Neither Syzygy: Crossing the Bridge to Self (memoir or website), nor Gabrielle Elizabeth Hayes, is responsible for your use of any material contained herein or any consequences incurred in that usage. If you should feel unsafe at any time while practicing dream re-entry, active imagination techniques, active meditations, or any other processes described anywhere on this website or in this memoir, stop immediately and consult a qualified physician or mental health-care expert. Jungian analyst Barbara Hannah also warns against using the active imagination technique with living persons: “As soon as there is any temptation to do this, we should stop and very carefully inquire again into our is likely we are trying to use the unconscious for our own personal ends...Here, we come to the great fundamental difference between using active imagination in the right or wrong way. The question is: Are we doing it honestly to try to reach and discover our own wholeness, or are we dishonestly using it as an attempt to get our own way? The latter use may apparently be very successful for a time, but sooner or later it always leads to disaster” [2]. Hannah also said that the active imagination should be allowed to unfold on its own: “The analyst should interfere with active imagination as little as possible. When I was being analyzed by Jung, he always wanted to hear if I had done any active imagination, but after listening carefully to any that I had done, he never analyzed it or commented on it at all” [3].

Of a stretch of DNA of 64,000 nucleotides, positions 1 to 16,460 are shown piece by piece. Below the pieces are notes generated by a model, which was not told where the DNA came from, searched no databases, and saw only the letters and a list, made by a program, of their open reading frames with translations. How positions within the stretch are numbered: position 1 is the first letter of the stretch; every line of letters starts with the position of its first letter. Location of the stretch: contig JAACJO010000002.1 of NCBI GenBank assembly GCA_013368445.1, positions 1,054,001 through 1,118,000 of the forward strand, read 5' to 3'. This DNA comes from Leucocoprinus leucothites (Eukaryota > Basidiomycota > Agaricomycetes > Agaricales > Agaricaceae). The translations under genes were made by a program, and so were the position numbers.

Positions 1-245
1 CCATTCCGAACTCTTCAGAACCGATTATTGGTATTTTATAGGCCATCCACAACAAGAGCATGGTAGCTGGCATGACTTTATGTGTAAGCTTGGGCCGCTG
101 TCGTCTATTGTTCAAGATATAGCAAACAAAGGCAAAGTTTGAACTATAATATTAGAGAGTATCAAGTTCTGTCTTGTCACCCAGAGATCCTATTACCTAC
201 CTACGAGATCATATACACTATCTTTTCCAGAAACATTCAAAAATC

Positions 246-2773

Practicing the active imagination technique can help you to initiate a dialogue with images in your dreams, which in turn, may open a dialogue between your ego and your psyche.
[1] Barbara Hannah, Encounters with the Soul: Active Imagination as Described by C.G. Jung.
[2] Ibid (p. 12)
[3] Ibid (p. 13)

© 1955–2015 Syzygy: Crossing the Bridge to Self. All Rights Reserved.

Barbara Hannah, Jungian analyst and close associate to Jung for 30 years